Although the award ceremony was "a thrill" for Schall, the moment was bittersweet. The only child of immigrants who escaped communist Poland after World War II, both her parents are deceased.

"They would have been bowled over by the accolades we are receiving," said Schall.

Because her father worked during the day and earned his bachelor's and master's degrees in 12 years of night school, he had no time for community service. Her mother had to take care of Schall and Schall's grandfather.

"I understood how privileged I was to be in this country and to come from such loving people," Schall said. "(The need for community service) was never consciously expressed to me, but I learned from their intrinsic goodness."

Schall's husband and law firm partner shares a similar passion for community service. In receiving the award with his wife, Stanford was recognized for his direct-assistance pro bono work.

"We've never had a partners' meeting to discuss the amount of pro bono work," Stanford said. "It's just something we've historically done and continue to do."

Stanford became a member of the Private Bar Involvement Panel of the Southeastern Massachusetts Legal Assistance Corporation (SMLAC) in 1983. When SMLAC established a bankruptcy clinic, he was the first attorney in private practice to volunteer to meet with clients in a clinic setting, providing free legal assistance in bankruptcy cases.

He continues his pro bono activities at the New Center for Legal Advocacy, as the center assumed responsibility for the pro bono program in southeastern Massachusetts in 1997. Stanford conducts bankruptcy clinics once every two months with 10 to 20 attendees per clinic. He provides an overview of the bankruptcy process and the debt-collection process as well as possible relief options. In addition, Stanford handles a large number of cases where he charges either nothing or a significantly reduced amount.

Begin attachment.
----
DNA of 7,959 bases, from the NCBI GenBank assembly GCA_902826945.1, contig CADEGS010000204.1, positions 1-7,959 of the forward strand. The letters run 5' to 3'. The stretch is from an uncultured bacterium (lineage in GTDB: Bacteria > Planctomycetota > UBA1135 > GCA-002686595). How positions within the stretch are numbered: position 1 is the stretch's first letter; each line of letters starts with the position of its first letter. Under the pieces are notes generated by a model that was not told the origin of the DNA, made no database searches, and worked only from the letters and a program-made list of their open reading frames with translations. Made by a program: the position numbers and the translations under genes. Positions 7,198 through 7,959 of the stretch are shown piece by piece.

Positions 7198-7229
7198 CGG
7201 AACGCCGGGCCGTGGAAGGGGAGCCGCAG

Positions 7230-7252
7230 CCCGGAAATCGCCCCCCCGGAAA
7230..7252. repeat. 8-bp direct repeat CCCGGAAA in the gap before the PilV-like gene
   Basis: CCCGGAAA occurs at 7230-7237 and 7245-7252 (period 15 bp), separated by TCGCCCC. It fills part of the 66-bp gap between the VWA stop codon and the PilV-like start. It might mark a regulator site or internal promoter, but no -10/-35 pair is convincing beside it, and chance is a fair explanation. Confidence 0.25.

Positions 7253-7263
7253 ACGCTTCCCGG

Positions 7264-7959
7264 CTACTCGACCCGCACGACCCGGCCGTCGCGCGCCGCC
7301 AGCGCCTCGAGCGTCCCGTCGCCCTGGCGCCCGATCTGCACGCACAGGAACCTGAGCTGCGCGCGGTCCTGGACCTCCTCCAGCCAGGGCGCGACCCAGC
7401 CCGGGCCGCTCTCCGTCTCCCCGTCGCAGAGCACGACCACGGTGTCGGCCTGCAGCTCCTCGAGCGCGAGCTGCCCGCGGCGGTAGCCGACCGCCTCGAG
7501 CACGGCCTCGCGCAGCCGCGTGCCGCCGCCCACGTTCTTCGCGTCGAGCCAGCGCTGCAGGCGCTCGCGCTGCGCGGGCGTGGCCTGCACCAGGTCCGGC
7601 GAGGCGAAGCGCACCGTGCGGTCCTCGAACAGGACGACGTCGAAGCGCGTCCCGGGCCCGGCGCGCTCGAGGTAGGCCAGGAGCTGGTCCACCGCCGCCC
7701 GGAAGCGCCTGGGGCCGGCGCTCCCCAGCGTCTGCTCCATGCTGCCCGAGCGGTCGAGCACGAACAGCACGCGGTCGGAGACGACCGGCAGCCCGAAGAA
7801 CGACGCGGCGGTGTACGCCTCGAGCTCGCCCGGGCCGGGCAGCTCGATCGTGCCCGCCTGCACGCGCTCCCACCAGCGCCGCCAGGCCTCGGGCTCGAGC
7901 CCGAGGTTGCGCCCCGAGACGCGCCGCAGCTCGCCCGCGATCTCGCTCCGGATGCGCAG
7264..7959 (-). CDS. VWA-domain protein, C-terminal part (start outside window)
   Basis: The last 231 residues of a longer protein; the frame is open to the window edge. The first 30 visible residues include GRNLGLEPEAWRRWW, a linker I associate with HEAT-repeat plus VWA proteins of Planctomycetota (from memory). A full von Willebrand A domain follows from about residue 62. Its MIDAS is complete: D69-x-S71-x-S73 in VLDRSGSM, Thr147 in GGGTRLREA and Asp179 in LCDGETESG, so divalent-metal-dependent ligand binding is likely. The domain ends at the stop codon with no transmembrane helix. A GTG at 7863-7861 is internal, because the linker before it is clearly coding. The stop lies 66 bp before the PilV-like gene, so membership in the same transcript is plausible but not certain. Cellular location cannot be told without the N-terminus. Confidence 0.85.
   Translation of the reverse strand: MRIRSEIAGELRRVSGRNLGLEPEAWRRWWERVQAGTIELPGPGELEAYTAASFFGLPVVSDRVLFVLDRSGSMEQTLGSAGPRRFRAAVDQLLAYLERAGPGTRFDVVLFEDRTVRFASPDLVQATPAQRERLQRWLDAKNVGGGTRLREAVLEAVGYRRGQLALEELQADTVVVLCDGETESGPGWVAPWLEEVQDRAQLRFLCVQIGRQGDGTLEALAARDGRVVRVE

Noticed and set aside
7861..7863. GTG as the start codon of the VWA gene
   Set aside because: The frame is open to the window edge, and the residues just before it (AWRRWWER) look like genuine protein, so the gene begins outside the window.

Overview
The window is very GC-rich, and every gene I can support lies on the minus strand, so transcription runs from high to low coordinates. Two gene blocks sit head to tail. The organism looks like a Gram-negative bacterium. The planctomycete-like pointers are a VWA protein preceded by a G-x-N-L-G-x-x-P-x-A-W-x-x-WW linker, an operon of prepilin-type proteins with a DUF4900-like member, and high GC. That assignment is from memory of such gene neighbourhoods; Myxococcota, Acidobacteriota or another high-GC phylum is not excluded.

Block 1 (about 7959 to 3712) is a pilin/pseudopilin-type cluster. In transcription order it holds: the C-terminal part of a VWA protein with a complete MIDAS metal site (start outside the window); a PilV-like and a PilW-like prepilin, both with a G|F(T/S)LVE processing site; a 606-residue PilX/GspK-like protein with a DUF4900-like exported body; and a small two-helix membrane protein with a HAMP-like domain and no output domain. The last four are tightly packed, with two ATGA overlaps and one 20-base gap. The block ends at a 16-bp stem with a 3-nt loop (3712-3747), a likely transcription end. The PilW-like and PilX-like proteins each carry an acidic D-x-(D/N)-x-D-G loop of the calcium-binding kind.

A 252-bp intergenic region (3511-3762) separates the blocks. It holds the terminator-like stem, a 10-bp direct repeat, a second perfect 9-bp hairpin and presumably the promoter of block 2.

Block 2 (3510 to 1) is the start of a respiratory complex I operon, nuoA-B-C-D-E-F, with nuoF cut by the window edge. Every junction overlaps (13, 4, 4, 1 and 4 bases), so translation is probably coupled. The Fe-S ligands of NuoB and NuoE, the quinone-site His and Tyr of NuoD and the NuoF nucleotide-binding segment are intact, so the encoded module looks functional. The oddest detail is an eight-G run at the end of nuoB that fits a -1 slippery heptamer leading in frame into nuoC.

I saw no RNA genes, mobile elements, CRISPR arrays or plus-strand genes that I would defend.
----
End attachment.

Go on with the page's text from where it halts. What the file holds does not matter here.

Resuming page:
"A unique contribution from Stanford & Schall brought their candidacy to our attention," said Richard McMahon, chair of the award subcommittee. "It is only a two-person firm, yet both lawyers have made significant contributions in their own right. The legal community in this end of the state is very proud of them and pleased they are getting recognition they so richly deserve."

Stanford's typical pro bono client suffers at the hands of bill collectors. He helps them try to arrange reasonable collection schedules or settlements, as well as educate them as to what debt collectors can and can't do. A substantial percentage of these clients are elderly.

"The ease of credit in our society has just clobbered the elderly," Stanford said.

Stanford is proud that he is able to help those living on a fixed, limited income solve their debt problems. In one instance, an elderly woman living in senior citizen housing would write a check for the minimum payment on her credit card at the beginning of the month. By the third or forth week of the month, she would run out of money and go without eating. Stanford handled her bankruptcy and successfully wiped out her credit card debt.

Even Stanford's opposing counsel admires his talents.